Microplastics are defined as pieces of plastic that are less than 5mm in size.
They can be released directly from the production or use of consumer products (primary microplastics), or from the fragmentation of larger plastic objects (secondary microplastics). Geographically microplastics are present everywhere on Earth1 and have pervaded our food chains2 and our drinking water3, becoming a global environmental and potential health issue. A 2020 study published in the journal4Environmental Pollution revealed that there may be far more microplastics floating in the world’s oceans than previously estimated. The researchers estimate that the oceans could be home to as many as 125 trillion microplastic particles!
“Our research shows that the microplastics sampled with a finer net were mostly fibers that were significantly smaller than those sampled with a coarser net,” Pennie Lindeque, lead author of from Plymouth Marine Laboratory
Annually, textiles make up roughly 14% to 16% of plastic production which amounts to around 60 million tons per year. Things like synthetic clothing material and synthetic rugs give off millions of fibers annually and many of those fibers stay concentrated indoors.
Visual inspection, either by eye or using manual microscopy, is still widely used to identify and quantify microplastics. This method is however subjective, time-consuming and very susceptible to user bias, with non-plastic material often being mis-classified as microplastics. To help overcome this, chemical identification using non-destructive techniques such as Raman spectroscopy is now largely used to aid microplastic analysis1.
In Alfatestlab we use Morphologically-Directed Raman Spectroscopy (MDRS®) to characterize microplastics samples. This method allows individual microplastic particles to be automatically and independently characterized within a mixture, providing complimentary particle size, shape and chemical ID information.
From this component specific information can be obtained i.e. the particle size and shape distributions for each different type of microplastic present in the sample, in a single automated measurement.
Here we report results obtained by the manufacturer of the instrument (Morphologi 4-ID from Malvern Panalytical) using MDRS to characterize and identify a mixture of six types of microplastic collected on a membrane filter.
Materials and Methods
A 2 mL aliquot of an aqueous suspension containing six different plastics (listed in Table 1 along with some of their common uses) was vacuum filtered using glassware to avoid plastic contamination. The microplastic particles were collected on a 47 mm mixed cellulose ester membrane filter, which was then transferred to the Filter Plate accessory (see Figure 1) and allowed to dry overnight.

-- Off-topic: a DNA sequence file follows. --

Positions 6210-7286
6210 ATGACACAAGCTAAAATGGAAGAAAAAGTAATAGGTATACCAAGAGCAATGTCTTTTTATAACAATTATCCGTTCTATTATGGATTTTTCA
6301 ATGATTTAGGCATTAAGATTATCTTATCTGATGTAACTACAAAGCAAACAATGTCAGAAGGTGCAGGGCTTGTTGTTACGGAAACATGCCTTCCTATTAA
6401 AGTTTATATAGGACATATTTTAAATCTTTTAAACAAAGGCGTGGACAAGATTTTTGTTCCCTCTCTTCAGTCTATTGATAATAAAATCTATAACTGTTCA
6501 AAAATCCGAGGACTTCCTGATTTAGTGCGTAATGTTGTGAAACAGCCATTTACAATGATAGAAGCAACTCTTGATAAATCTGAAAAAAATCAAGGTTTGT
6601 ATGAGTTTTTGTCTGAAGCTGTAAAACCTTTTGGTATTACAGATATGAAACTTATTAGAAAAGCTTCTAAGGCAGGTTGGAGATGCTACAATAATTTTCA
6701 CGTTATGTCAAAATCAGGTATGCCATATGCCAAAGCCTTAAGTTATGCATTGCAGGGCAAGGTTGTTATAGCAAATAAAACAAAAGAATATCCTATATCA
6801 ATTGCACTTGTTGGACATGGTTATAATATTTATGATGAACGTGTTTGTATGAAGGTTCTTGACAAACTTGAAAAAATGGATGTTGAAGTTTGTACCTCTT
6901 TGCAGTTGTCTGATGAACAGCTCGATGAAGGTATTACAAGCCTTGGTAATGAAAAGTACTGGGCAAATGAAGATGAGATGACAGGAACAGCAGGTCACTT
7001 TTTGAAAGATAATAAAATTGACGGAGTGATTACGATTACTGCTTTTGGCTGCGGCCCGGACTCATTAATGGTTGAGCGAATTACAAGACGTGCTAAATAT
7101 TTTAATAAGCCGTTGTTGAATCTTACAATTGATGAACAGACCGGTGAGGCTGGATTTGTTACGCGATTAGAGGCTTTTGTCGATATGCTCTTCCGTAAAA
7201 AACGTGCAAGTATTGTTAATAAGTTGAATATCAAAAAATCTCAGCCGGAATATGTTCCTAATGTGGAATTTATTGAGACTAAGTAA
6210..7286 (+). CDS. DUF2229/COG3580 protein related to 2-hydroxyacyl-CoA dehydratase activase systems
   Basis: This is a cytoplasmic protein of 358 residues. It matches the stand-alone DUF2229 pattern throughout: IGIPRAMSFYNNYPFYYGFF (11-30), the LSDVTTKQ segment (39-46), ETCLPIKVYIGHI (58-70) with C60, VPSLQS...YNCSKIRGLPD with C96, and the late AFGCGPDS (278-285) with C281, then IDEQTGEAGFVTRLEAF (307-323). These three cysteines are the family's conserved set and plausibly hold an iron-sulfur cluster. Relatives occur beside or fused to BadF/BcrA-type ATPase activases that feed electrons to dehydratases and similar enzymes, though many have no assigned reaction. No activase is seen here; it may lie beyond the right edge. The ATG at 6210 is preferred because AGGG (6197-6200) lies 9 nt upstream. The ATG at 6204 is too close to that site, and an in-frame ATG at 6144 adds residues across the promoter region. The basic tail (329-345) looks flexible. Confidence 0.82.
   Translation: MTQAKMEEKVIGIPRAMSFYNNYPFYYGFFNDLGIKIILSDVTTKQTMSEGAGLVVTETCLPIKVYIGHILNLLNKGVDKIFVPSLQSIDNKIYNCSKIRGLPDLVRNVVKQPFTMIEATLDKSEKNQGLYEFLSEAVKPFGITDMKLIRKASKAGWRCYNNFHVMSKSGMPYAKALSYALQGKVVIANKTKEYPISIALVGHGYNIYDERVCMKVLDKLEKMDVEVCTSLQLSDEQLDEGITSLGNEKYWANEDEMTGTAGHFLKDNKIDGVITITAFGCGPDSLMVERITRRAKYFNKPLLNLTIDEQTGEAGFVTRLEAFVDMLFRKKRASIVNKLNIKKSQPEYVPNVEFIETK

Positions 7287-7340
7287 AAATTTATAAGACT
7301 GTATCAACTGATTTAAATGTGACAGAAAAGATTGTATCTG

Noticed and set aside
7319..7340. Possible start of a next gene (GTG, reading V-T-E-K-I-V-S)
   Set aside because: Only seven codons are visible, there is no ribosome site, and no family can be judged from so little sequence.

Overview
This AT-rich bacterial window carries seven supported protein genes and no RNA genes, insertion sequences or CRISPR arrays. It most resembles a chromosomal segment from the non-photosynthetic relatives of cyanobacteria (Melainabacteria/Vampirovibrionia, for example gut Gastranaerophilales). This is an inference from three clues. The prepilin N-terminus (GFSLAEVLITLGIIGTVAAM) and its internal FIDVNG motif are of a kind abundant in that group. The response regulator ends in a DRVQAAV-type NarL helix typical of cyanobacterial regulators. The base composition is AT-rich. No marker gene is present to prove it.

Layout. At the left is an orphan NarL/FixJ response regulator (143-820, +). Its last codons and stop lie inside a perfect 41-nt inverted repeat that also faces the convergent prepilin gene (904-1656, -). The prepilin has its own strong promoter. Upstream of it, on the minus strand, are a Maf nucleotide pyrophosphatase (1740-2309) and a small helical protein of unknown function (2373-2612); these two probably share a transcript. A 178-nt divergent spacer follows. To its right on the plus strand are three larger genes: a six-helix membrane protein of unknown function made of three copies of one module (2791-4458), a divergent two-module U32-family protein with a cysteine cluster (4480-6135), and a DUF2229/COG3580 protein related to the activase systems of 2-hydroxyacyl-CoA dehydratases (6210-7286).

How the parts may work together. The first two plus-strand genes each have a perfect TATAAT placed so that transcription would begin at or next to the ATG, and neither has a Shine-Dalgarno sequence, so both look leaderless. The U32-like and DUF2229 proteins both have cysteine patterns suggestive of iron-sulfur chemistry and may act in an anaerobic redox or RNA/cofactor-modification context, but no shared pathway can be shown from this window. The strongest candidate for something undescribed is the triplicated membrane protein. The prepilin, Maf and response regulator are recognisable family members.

Table 1: The six plastic types used in this study and their common uses
Figure 1: Photograph of the Filter Plate holding the membrane filter to be measured on the Morphologi 4-ID stage, and the composite scan area of the filter at 2.5x magnification
A reference library was created by acquiring spectra from discrete samples of the six plastic types. During the MDRS analysis every particle spectrum was correlated to the spectral reference library, giving a correlation score between 0 and 1 – the more similar a particle spectrum is to the library component, the closer the correlation score is to 1. Typically, a threshold value is defined where the user has confidence that chemical components can be differentiated.
Results and Discussion
Figures 2 and 3 show the number and volume weighted Circle Equivalent Diameter (CED) distributions, respectively, for the microplastic particles imaged on the membrane filter at 2.5x magnification. The distributions reveal that the sample was very polydisperse, with particle sizes ranging from smaller than 10 µm up to 1 mm. The number-based particle size distribution allows to precisely count the fine material as each particle is counted equally, A volume weighted distribution, such as laser diffraction analysis for instance (where a single 100 µm particle has the same contribution as one thousand 10 µm particles) would emphasize the large microplastic particles.
Figure 2: Number weighted Circle Equivalent Diameter (CED) distribution for the microplastic particles imaged on the membrane filter at 2.5x magnification with example particle images at the 50th and 90th percentiles of the distribution